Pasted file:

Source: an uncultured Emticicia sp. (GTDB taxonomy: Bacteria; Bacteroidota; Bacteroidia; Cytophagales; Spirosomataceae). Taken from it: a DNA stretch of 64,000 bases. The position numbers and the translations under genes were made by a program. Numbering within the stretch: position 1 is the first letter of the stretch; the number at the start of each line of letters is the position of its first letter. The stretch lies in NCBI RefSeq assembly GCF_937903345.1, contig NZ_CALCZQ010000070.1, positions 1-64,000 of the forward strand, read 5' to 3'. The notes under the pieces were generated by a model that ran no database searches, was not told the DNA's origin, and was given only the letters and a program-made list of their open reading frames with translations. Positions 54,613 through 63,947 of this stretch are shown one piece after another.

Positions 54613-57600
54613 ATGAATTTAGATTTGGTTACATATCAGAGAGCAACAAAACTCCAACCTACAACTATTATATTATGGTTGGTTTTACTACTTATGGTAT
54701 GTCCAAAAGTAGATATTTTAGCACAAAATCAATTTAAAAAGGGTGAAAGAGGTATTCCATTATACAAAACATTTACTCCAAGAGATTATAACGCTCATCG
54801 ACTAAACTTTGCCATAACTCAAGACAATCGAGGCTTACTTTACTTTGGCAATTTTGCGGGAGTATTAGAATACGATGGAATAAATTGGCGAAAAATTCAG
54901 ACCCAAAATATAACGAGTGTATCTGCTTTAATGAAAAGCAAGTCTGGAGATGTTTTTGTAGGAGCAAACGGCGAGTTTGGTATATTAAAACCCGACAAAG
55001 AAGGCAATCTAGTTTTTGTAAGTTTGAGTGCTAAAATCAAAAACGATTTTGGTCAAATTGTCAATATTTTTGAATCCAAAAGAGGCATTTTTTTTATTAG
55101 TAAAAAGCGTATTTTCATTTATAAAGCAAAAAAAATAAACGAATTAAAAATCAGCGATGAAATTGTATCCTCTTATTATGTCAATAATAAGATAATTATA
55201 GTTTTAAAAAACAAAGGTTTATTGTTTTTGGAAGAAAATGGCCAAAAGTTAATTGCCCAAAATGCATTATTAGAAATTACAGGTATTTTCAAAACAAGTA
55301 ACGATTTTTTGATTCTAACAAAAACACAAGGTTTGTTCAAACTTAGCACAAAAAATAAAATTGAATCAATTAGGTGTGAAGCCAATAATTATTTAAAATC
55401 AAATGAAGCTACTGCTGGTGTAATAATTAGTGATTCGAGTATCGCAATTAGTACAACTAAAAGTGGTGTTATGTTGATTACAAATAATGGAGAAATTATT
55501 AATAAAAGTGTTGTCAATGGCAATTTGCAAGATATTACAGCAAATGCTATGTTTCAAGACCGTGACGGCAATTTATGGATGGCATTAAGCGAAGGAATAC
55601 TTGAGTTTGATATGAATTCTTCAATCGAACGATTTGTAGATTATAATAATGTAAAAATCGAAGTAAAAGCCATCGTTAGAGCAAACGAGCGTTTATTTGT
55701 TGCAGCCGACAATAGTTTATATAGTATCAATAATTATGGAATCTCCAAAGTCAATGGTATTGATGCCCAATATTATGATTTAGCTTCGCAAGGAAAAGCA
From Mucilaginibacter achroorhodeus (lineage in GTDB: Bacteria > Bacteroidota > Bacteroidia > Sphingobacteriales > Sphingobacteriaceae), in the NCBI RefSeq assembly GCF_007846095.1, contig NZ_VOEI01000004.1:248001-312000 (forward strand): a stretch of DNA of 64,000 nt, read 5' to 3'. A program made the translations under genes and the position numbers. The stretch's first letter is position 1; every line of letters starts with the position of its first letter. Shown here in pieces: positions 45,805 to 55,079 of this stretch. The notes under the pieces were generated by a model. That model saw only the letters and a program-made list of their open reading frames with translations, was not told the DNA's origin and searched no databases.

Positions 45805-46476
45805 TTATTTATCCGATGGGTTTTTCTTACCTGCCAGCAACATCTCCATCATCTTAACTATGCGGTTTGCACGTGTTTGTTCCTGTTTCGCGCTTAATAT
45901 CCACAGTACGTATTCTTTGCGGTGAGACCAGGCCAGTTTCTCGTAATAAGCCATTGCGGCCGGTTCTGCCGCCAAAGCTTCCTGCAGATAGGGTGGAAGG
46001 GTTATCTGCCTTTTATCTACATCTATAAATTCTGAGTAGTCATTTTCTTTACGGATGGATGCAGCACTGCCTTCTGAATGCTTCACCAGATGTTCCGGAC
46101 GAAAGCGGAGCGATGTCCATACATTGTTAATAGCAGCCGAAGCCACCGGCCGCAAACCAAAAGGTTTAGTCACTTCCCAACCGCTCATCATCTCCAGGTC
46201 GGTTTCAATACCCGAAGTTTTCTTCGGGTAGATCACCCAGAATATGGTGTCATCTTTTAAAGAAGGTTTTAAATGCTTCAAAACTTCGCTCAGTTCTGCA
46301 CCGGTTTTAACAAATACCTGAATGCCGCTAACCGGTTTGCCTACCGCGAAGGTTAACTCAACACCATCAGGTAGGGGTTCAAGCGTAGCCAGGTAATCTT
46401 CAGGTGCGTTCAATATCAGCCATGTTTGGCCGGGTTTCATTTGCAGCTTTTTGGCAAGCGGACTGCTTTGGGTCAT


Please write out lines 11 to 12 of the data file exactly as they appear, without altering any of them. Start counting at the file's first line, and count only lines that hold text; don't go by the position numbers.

55401 AAATGAAGCTACTGCTGGTGTAATAATTAGTGATTCGAGTATCGCAATTAGTACAACTAAAAGTGGTGTTATGTTGATTACAAATAATGGAGAAATTATT
55501 AATAAAAGTGTTGTCAATGGCAATTTGCAAGATATTACAGCAAATGCTATGTTTCAAGACCGTGACGGCAATTTATGGATGGCATTAAGCGAAGGAATAC